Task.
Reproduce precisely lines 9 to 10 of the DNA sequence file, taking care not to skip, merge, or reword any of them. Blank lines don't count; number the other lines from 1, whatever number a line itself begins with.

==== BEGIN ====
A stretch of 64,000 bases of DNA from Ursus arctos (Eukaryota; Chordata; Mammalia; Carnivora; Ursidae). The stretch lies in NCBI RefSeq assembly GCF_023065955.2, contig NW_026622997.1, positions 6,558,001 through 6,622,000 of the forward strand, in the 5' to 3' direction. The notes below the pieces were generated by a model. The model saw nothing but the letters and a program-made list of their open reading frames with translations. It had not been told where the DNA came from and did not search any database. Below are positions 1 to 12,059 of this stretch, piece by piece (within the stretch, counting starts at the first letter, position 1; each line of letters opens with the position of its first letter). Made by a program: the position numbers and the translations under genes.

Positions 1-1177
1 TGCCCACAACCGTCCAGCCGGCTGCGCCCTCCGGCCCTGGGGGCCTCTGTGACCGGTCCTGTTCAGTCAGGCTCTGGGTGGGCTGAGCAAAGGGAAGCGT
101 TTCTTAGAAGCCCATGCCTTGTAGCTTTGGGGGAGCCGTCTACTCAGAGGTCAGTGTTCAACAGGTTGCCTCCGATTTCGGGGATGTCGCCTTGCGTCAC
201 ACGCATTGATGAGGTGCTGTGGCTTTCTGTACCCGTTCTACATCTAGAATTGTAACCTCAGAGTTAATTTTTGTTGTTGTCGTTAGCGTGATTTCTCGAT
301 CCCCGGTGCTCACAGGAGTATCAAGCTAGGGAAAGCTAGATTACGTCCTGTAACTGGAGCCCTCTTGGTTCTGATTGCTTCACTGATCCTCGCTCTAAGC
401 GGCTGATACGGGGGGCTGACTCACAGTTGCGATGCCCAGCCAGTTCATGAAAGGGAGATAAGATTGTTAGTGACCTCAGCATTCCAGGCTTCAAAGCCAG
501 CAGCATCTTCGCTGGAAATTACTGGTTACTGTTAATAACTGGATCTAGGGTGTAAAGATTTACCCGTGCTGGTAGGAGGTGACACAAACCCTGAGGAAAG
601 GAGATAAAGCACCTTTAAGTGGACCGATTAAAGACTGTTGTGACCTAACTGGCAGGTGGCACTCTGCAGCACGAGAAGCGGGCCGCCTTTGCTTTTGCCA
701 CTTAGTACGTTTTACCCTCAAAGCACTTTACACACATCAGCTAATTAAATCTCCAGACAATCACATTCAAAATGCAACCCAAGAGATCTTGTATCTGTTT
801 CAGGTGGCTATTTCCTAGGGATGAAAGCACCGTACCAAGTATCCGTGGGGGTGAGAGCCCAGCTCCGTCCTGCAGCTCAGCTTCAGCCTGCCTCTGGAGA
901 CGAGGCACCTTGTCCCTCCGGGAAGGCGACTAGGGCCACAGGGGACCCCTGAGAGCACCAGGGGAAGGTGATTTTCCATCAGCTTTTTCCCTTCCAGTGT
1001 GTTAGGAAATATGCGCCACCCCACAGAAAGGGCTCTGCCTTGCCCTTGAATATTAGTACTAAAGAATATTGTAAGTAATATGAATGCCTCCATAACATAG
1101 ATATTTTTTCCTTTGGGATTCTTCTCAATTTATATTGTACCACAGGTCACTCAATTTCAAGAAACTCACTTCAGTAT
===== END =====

601 GAGATAAAGCACCTTTAAGTGGACCGATTAAAGACTGTTGTGACCTAACTGGCAGGTGGCACTCTGCAGCACGAGAAGCGGGCCGCCTTTGCTTTTGCCA
701 CTTAGTACGTTTTACCCTCAAAGCACTTTACACACATCAGCTAATTAAATCTCCAGACAATCACATTCAAAATGCAACCCAAGAGATCTTGTATCTGTTT